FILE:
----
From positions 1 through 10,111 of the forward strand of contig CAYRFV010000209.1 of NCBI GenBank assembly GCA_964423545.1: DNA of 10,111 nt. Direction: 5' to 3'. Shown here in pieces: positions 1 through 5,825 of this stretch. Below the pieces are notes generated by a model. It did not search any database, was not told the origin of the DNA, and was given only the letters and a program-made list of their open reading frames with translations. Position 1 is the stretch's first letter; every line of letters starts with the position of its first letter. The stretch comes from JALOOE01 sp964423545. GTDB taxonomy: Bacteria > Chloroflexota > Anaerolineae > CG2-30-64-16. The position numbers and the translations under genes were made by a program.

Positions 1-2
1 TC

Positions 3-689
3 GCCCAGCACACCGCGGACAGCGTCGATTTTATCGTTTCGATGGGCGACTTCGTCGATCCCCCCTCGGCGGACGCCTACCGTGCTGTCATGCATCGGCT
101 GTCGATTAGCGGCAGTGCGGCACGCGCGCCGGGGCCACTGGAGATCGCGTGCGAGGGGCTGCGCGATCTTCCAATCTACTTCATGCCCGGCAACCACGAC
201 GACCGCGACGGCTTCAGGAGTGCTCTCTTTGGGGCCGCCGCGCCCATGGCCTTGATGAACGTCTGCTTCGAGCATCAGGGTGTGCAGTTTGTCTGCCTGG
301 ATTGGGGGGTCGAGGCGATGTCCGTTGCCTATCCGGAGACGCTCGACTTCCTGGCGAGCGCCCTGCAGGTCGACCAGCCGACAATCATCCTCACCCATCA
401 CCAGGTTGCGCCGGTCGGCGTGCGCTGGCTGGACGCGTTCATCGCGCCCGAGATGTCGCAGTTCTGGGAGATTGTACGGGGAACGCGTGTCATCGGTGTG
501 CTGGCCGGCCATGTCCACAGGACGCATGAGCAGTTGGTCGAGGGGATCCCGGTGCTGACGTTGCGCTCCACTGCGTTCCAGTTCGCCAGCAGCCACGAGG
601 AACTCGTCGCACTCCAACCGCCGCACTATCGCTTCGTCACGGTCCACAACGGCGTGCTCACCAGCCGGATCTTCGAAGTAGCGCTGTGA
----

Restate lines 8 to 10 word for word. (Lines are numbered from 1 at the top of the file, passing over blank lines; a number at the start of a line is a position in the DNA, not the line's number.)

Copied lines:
301 ATTGGGGGGTCGAGGCGATGTCCGTTGCCTATCCGGAGACGCTCGACTTCCTGGCGAGCGCCCTGCAGGTCGACCAGCCGACAATCATCCTCACCCATCA
401 CCAGGTTGCGCCGGTCGGCGTGCGCTGGCTGGACGCGTTCATCGCGCCCGAGATGTCGCAGTTCTGGGAGATTGTACGGGGAACGCGTGTCATCGGTGTG
501 CTGGCCGGCCATGTCCACAGGACGCATGAGCAGTTGGTCGAGGGGATCCCGGTGCTGACGTTGCGCTCCACTGCGTTCCAGTTCGCCAGCAGCCACGAGG